Ethereum miners split into two camps due to EIP-1559

by in Cryptocurrency News


Ethereum miners have split into two warring camps due to the EIP-1559 proposal. It involves burning part of the transaction fees and helps to reduce the volatility of the gas price.

The third-largest Ethereum pool, F2Pool, published a post in support of a proposal to improve the second-largest cryptocurrency by capitalization.

“Today, the general public, along with developers, remains committed to developing Ethereum through the inclusion of EIP-1559. It is important to adhere to a position together with users and key members of the ecosystem, ”wrote representatives of the pool, which accounts for about 11% of the hash rate.

The day before, the largest Ethereum pool Sparkpool opposed the proposal.

“It's tyranny by the majority for a better user experience (not really). This is a robbery. Why do we love Ether and Bitcoin? Because they give us perfect ownership, ”wrote earlier representatives of Sparkpool, which controls 24% of the hash rate.

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Bitfly, the operator of the second-largest pool of Ethermine, also spoke out against EIP-1559 earlier, calling the proposal "a threat to the future of Ethereum."

By now, opponents of EIP-1559 account for more than 50% of the total Ethereum hash.

According to representatives of F2Pool, the likelihood of activation of the offer is reflected in the price of the second cryptocurrency in terms of capitalization.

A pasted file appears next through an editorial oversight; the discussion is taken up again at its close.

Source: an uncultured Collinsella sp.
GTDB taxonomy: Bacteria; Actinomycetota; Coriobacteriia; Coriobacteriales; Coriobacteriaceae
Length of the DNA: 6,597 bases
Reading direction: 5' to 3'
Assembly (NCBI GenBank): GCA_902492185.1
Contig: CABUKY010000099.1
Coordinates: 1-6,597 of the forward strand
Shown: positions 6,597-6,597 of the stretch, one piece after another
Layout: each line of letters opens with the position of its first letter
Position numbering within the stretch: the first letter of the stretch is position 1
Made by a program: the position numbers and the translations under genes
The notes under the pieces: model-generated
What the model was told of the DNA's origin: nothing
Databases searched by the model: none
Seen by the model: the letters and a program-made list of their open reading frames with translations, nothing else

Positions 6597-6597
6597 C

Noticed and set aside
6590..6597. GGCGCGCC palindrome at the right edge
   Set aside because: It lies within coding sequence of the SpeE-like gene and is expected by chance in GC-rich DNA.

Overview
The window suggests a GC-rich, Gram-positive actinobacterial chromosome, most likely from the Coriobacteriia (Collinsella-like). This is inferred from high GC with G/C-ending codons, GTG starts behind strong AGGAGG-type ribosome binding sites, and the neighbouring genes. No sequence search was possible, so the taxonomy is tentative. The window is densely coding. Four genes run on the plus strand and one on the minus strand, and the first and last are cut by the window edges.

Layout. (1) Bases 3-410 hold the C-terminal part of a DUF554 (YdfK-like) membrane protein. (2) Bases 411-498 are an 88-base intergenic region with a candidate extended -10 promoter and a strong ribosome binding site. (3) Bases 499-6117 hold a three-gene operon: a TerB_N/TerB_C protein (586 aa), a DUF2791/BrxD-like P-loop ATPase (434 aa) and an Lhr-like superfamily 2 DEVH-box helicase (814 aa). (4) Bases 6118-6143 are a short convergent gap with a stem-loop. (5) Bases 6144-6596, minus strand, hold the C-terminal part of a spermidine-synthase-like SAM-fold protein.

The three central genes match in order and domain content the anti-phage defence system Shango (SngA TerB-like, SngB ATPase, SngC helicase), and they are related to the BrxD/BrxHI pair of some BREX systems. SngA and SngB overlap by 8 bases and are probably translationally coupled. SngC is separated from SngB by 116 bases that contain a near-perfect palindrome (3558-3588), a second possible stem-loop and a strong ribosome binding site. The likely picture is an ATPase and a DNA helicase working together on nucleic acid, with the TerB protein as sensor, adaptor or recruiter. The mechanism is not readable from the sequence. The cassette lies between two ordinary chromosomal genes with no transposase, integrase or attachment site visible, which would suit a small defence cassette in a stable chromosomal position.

The representatives of the pool shared their thoughts: "Negative price dynamics can trigger a sequence of events leading to further deleveraging in centralized and decentralized markets. Ultimately, this will affect the miners, whose income depends on the price of ETH."

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EIP-1559, proposed by Vitalik Buterin in 2018, is one of the most anticipated updates in Ethereum history. It is designed to make the network safer and gas prices more predictable.

The proposal also implies the burning of some of the transaction fees, the share of which in the proceeds of miners recently exceeded 50%.

According to the roadmap, the update should take place within three to six months after the Berlin hard fork.

Many community members are pinning their hopes on second-tier solutions based on Rollups, designed to significantly offload Ethereum and reduce the urgency of the network scalability problem.